Explained: Why was Novak Djokovic denied entry in Australia?

Novak Djokovic spent a second day in immigration detention in Australia on Friday as his lawyers battled to secure his release to play in the Australian Open and be exempt from strict Covid-19 vaccination requirements.

His entry visa, supported by an exemption from the country’s vaccination requirements, was revoked, prompting his lawyers to successfully scramble for legal approval for him to remain in the country until a full hearing scheduled for Monday.

Serbian President Aleksandar Vucic had accused the Australian government of harassment and persecution, allegations rejected by Canberra.

But what led to Djokovic’s visa cancellation?

The initial decision to grant an exemption to Djokovic, who has consistently refused to disclose his vaccination status while publicly speaking against mandatory vaccines, was widely criticised in a country where more than 90% of the population are double vaccinated.

As Australia’s daily Covid-19 infections hit record highs, overwhelming hospitals and causing labour shortages, Morrison’s conservative government and the left-leaning Victoria state government have squabbled over responsibility for the situation.

Djokovic had received permission to enter Victoria from the state government, which does not have authority to issue visas to international visitors. While the reason for his medical exemption was not officially released, The Age newspaper reported it was on the basis that he had contracted Covid-19 in the past six months.

While the Australian government allows temporary medical exemption to Australian nationals on this condition, the same is not allowed for foreign nationals coming to the country.

However, Tennis Australia had laid down its exemptions criteria on the ATAGI guidelines that apply to Australians at home.

“An exemption by the Victorian government to play tennis in Victoria is entirely different to any exemption or entry requirement for Australia’s purposes,” the home affairs minister, Karen Andrews, said Friday.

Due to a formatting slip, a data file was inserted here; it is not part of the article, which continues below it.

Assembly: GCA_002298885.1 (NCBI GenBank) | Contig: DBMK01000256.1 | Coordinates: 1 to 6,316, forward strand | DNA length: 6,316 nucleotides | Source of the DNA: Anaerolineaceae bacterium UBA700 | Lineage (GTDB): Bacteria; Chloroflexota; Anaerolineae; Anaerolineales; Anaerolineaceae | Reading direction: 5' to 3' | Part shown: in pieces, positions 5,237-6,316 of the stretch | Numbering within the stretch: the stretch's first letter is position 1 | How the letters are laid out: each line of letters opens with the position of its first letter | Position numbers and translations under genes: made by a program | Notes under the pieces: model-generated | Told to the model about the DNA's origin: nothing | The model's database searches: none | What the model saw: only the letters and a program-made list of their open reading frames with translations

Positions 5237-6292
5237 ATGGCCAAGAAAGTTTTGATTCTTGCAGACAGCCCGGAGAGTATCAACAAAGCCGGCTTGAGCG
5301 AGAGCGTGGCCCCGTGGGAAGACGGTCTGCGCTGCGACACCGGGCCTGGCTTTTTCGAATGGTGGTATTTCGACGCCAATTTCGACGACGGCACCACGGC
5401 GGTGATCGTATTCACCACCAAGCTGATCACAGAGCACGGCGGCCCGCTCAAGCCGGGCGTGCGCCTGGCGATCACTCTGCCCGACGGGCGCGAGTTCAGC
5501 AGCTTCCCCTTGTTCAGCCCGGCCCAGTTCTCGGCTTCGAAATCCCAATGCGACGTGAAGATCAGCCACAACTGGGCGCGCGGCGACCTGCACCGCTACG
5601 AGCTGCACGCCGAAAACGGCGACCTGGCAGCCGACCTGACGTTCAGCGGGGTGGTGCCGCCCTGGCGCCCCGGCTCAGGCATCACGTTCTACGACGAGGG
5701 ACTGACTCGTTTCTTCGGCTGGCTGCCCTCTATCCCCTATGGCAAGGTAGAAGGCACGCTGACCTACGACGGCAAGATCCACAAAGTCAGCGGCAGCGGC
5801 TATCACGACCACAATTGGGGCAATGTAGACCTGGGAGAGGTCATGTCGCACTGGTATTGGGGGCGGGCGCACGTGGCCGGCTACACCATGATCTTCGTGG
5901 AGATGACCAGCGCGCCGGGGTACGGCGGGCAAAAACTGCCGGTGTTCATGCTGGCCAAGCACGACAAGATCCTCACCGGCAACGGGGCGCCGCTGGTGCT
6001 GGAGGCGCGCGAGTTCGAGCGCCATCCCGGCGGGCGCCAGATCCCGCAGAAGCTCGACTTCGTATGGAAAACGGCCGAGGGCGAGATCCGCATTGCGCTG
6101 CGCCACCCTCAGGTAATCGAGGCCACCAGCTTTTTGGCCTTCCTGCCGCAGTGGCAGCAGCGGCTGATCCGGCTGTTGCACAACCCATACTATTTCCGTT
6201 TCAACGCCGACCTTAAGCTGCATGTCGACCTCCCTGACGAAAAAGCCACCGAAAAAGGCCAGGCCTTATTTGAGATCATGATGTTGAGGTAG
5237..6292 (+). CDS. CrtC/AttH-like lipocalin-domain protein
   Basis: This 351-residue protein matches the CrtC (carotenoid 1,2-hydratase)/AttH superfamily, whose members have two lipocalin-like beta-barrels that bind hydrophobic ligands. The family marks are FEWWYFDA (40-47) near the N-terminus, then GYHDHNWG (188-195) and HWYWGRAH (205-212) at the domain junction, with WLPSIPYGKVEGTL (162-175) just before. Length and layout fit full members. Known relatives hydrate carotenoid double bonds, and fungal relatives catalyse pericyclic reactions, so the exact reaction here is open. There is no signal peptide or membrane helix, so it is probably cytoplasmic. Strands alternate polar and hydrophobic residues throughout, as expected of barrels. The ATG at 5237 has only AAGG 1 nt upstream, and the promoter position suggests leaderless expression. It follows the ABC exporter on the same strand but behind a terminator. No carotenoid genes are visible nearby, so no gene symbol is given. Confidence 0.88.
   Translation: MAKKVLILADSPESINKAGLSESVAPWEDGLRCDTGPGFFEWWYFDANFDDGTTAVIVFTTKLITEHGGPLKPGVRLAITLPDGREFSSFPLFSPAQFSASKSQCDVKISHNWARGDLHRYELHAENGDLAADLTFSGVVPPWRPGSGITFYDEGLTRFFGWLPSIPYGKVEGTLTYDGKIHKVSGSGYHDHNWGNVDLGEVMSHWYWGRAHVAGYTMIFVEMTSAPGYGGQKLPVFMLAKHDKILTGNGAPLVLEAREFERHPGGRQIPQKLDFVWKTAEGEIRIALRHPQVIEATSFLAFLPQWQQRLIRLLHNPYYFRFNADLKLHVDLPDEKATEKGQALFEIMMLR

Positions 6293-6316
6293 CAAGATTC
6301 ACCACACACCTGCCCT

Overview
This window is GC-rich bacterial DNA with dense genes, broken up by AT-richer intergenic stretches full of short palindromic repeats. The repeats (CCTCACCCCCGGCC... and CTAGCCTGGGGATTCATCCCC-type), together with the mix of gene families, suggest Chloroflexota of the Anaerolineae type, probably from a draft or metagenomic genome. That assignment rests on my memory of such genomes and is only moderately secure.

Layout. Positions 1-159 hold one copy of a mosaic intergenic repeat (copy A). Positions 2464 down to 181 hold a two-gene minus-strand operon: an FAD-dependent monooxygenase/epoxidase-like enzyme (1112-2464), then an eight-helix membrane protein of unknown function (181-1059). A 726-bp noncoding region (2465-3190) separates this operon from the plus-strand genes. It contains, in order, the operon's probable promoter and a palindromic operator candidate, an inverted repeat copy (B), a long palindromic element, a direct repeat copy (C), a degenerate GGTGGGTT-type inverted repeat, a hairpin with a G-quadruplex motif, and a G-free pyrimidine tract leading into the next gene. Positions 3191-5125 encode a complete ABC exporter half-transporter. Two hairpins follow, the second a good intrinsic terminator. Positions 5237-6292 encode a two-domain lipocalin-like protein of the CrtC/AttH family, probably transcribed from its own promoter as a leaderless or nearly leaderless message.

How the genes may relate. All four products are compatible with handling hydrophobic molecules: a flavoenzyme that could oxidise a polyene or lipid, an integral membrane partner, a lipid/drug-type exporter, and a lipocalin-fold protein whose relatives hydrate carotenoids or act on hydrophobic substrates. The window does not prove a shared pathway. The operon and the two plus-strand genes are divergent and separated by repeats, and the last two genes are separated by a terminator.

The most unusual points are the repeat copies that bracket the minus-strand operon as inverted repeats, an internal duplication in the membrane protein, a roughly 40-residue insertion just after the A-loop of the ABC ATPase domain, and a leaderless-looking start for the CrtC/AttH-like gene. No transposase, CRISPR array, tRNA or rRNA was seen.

In order to enter Australia, she said, you need a visa but you also need to meet further requirements: a negative Covid-19 PCR test and complete vaccination, or a medical proof that you cannot be vaccinated.

On his arrival in Melbourne on Wednesday night, Federal Border Force officials at the airport said Djokovic was unable to justify the grounds for his exemption.

Tennis Australia was advised weeks ago

Prime Minister Morrison said Tennis Australia had been advised weeks ago that a recent infection did not meet the criteria for exemption, even though a government task force that provides guidance on such matters had recommended that an infection in the past six months should be sufficient to qualify.

“This is from the minister for health: ’I can confirm that people who contracted COVID-19 in the past six months and have not received two doses of a vaccine are not considered fully vaccinated,’” Morrison said, as quoted by news.com.au.

“That was the clear advice from the Minister for Health given to Tennis Australia and that letter is dated at the end of November last year.

“This is why I make the point to travellers, whatever people might tell you – what matters is what you are responsible for when you arrive at the border.”

Tennis Australia and Victoria government officials said Djokovic had received no preferential treatment, adding that he was among “a handful” of approvals for exemptions in an anonymous and independent assessment of 26 applications.

(With inputs from agencies)

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